- The GBP/USD prepares to finish the week with losses close to 1.80%.
- Worst than estimated, US manufacturing figures propelled the US dollar higher, a headwind for the GBP/USD.
- Investors start to price in a less aggressive Fed, as illustrated by US Treasury yields plunging more than ten bps.
The British pound trips below the 1.2000 mark, reaching a two-week low near 1.1975, after a US manufacturing report showed that, albeit expanding, the economy keeps hitting the brakes amidst growing concerns about a stagflation scenario. However, GBP/USD buyers reclaimed the figure, and at the time of writing, the GBP/USD is trading at 1.2055, down 0.98%.
Negative sentiment and US data showing that the economy is slowing bolstered the US dollar
Risk-off impulse witnessed by global equities sliding, increased appetite for safe-haven assets. The Institute for Supply Manufacturing reported that June’s Manufacturing index expanded to 53.0, lower than the 56.1 reported in May. Albeit showing that the economy stats in expansionary territory for the 25th month in a row, it’s slowing at the time that the Federal Reserve is front-loading aggressive rate hikes to the Federal funds rate (FFR).
Timothy R. Fiore, Chair of the Institute for Supply Management, commented on the report that the manufacturing sector is being “powered” by demand while has been “held back by supply chain constraints.” Furthermore, the employment index, despite contracting, shows progress, according to the survey. Prices eased for the third month in a row while new orders fell.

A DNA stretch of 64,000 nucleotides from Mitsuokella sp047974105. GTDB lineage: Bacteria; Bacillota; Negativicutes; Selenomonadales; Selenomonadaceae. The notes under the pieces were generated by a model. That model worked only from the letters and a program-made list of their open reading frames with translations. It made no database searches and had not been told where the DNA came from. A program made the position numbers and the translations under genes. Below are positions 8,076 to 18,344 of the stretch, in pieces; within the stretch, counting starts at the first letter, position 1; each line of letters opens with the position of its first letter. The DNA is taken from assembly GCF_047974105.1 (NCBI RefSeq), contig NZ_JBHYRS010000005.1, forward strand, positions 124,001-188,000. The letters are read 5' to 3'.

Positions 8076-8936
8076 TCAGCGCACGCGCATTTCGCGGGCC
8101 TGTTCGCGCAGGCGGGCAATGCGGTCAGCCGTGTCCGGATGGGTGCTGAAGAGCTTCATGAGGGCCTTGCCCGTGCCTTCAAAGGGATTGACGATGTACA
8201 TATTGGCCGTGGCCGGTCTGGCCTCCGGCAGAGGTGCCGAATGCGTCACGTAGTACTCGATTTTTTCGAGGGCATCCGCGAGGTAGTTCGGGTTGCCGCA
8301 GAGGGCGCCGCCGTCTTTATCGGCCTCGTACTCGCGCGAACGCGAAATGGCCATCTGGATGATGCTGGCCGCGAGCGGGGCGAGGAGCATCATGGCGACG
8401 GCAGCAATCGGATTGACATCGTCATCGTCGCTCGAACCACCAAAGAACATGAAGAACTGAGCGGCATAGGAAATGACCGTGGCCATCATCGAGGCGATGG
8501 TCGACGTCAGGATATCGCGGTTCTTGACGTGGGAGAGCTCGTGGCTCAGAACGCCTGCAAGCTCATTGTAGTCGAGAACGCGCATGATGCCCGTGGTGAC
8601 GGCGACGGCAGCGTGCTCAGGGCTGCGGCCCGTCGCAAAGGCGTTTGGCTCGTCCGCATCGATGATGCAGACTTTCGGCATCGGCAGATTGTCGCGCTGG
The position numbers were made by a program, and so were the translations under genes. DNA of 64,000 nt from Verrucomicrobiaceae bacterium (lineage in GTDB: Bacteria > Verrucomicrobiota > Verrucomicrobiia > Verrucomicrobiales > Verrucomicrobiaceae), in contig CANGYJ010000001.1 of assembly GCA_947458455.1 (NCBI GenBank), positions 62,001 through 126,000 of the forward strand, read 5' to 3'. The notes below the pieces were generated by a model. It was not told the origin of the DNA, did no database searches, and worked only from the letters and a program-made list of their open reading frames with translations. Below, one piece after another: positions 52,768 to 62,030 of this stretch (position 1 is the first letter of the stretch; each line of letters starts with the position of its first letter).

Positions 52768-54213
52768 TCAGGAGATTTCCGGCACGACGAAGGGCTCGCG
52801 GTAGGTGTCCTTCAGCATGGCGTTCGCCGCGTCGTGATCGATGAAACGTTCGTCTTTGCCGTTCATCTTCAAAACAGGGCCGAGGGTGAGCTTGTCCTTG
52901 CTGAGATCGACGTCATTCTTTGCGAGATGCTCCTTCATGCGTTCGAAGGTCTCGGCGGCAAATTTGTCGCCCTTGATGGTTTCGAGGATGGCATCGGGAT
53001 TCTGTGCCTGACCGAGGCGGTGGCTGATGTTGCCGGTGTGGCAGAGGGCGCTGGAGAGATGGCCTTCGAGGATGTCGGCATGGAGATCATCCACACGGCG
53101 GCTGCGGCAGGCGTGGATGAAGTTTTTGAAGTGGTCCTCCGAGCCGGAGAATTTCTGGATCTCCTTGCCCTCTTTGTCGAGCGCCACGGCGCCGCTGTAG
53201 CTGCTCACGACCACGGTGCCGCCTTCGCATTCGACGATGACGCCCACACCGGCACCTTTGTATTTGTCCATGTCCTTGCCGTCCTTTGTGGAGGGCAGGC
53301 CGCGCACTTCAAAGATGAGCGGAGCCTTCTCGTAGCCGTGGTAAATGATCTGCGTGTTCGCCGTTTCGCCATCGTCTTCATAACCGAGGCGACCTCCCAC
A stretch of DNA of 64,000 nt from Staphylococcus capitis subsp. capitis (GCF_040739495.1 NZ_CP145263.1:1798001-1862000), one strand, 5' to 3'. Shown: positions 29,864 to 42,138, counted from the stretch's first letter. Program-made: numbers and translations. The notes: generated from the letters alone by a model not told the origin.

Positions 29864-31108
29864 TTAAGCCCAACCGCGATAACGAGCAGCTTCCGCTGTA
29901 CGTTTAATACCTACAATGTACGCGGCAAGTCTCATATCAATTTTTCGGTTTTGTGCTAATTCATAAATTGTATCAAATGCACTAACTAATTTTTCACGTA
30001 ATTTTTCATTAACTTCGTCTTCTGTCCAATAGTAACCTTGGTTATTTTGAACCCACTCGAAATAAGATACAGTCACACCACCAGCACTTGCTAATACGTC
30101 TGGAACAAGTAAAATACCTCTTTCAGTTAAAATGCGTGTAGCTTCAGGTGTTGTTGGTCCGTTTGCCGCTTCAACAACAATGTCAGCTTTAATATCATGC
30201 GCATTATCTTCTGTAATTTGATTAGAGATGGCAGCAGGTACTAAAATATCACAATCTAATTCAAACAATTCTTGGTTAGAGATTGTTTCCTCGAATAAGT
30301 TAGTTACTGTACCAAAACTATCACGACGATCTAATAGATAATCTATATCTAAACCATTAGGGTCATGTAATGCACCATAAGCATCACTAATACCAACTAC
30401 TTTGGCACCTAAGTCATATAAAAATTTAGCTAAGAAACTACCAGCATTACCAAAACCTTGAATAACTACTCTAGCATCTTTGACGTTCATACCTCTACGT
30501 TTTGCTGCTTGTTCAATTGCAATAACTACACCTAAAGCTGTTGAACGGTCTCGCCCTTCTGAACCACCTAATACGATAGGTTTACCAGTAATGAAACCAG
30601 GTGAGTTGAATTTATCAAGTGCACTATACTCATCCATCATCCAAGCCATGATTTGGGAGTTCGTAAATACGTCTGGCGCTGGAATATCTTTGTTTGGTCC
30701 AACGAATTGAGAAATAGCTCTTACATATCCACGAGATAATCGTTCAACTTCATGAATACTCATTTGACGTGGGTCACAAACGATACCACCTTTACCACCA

Meanwhile, an absent UK economic docket left GBP/USD traders adrift to US market data. The major reacted to the downside on the release, to fresh two-week lows, but of late, recovered some ground and has bounced close to 80 pips since.
In the bond market, US Treasury yields are plummeting, led by 2s, 5s, and 10s, tumbling more than ten basis points, as traders begin to price in a less aggressive US Federal Reserve. This means that financial analysts’ focus shifted towards growth amidst a time of aggressive rate hikes by worldwide central banks, which are fighting inflation levels at 40-year highs. Nevertheless, the above-mentioned shows that central banks are behind the curve and, if their scenario looks cloudy, are trying to tackle inflation without getting the economy into a recession.